Invention value was measured in two ways. One relied on the rise in the patent-owning firm's stock price just after a patent was issued. The other used the share of inventions patented in multiple jurisdictions. Filing in multiple jurisdictions is costly, and the researchers assume that patent applicants were likely to incur those costs only if they believed a given invention was of high value. Invention quality was measured using the number of forward citations for each patent, reflecting the view that inventions of higher technical quality will induce others to patent similar or follow-on inventions.
While average invention value increased with firm size, average invention quality declined by an estimated 2.7 percent when firm size doubled. This translated into about 0.04 fewer normalized citations. For comparison, the average number of forward citations of a patent…was 1.3.
The option to sell or license patents or access outside commercialization capabilities reduced the large firm advantage. The researchers found that small firms that sell patents to larger firms indirectly take advantage of the commercialization capabilities of their larger counterparts. In industries in which patents are commonly sold, the relationship between firm size and the private value of an invention was about 13 percent weaker, and the relationship between firm size and invention quality was about 11 percent weaker, than in other industries.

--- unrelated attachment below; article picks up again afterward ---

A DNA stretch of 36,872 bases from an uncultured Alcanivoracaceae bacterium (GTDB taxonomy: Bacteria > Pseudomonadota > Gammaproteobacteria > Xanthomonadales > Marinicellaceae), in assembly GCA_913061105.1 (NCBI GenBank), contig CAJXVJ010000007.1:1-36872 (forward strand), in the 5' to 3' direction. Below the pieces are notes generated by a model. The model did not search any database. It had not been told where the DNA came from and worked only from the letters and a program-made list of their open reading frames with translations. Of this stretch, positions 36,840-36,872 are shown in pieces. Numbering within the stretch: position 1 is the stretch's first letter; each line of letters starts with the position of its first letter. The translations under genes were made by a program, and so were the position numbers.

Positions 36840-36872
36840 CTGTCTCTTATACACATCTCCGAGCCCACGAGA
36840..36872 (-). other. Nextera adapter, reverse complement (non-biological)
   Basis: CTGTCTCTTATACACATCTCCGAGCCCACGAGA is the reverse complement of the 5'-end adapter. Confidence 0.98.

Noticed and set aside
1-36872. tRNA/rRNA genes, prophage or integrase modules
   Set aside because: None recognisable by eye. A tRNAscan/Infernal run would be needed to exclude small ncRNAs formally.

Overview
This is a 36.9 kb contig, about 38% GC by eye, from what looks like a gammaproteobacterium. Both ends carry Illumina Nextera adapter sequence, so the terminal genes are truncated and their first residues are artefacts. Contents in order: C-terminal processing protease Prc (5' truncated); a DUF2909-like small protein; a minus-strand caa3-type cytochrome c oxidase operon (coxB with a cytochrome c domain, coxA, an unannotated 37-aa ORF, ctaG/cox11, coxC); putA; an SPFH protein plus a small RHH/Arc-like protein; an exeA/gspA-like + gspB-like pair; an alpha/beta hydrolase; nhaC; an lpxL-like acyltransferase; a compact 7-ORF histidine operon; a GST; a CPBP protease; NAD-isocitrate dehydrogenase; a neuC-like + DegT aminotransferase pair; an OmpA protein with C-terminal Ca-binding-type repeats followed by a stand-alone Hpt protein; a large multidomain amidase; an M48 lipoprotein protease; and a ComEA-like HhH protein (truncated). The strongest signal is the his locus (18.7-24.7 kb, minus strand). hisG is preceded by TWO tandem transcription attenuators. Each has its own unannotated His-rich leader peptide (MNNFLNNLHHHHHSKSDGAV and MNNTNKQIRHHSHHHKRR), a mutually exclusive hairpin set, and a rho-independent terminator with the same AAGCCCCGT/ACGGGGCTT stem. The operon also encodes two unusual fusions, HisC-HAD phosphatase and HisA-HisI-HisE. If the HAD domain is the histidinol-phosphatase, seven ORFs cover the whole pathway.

The core finding that larger firms are more adept at capturing an invention's value suggests that larger firms can afford to support lower quality inventions while smaller firms, due to their limited commercialization capabilities, tend to focus their efforts on the highest quality inventions.
— Linda Gorman for the November 2022 issue of the NBER Digest [edited for space considerations]
SSTI comments on the TBED policy implications: Based on these findings, should venture development organizations and state TBED programs shift their focus from startups to exclusively helping large companies? Of course not. The research confirms those big guys have the resources to commercialize. Local startups and small innovative companies, however, might be more successful in scaling into large job-creating firms with at least three additions, which can be supported by good public-private TBED policy:
- solid commercialization expertise from a nonprofit provider focused on the company’s success and the economic development results that success will yield;
- commercialization, pre-seed, and seed financing – each taking various forms, but all sharing a commitment to the product’s and the company’s success; and,
- appropriate connections to larger firms with track records of relevant, related product development and market success.